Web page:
Interactive theorem proving such as one provided by Agda is so empowering. The help provided by the compiler while interactively developing a proof is invaluable. Types guide you to a solution at every single step.
Benjamin C. Pierce writes what it is like to use a proof assistant to teach programming language foundations.
Someone said: “I doubt there’s any more useful way to group programming languages than by the kind of bullshit their users are happy to put up with.”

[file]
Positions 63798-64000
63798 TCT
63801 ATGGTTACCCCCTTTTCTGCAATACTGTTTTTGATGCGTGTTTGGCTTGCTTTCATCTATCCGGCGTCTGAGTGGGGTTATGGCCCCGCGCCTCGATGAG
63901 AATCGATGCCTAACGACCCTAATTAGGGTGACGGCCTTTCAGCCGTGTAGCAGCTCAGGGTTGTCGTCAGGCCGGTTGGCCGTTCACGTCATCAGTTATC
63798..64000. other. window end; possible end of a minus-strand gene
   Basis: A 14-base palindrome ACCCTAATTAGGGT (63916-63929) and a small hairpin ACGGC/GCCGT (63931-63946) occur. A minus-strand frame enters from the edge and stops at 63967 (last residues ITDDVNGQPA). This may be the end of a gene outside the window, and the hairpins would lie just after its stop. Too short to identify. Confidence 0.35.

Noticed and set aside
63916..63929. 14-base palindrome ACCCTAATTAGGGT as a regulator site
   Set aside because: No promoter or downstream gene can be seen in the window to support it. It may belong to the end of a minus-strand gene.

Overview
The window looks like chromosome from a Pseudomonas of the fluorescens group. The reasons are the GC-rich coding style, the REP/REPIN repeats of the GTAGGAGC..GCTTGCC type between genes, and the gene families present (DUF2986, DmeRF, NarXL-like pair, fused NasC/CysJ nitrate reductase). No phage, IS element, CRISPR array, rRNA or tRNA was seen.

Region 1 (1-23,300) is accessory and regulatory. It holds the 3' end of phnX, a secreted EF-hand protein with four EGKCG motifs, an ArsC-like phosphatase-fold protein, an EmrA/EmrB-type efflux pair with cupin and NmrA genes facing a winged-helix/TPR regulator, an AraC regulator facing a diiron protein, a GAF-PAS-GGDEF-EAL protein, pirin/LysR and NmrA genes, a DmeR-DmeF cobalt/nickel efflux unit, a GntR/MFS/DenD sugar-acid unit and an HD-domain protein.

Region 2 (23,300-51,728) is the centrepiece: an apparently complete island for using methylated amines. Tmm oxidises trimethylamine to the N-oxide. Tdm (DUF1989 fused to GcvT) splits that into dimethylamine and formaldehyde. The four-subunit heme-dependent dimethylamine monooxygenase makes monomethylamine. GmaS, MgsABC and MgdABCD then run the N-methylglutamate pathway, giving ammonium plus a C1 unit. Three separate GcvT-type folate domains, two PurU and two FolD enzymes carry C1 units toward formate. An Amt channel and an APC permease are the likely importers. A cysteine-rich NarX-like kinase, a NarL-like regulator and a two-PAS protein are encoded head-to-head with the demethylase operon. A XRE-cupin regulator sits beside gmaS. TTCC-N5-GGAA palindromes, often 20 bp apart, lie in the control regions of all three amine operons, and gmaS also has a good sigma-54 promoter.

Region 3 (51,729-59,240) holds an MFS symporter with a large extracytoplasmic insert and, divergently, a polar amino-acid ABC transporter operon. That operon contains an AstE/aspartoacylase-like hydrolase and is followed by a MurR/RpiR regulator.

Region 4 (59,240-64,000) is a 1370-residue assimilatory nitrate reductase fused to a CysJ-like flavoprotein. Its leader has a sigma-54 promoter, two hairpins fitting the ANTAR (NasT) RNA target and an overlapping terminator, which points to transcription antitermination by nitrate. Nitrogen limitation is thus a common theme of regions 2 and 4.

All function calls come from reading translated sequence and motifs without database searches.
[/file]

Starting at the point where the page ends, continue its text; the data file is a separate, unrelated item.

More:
As of last week I’ve finally gave the Scala programming language a try, as in I’ve actually started coding in Scala. I don’t want this to be a yet-another way of writing plain old imperative, hence next to incomprehensible and unmaintainable code. Therefore, lately I’ve been putting a lot of energy into thinking how to program functionally. You can say I’m finally delivering on my earlier promise to code in Scala. In other words, seeing lots of bad/imperative code during an internship can do you good, i.e. it can make you want to program in a better way. Continue reading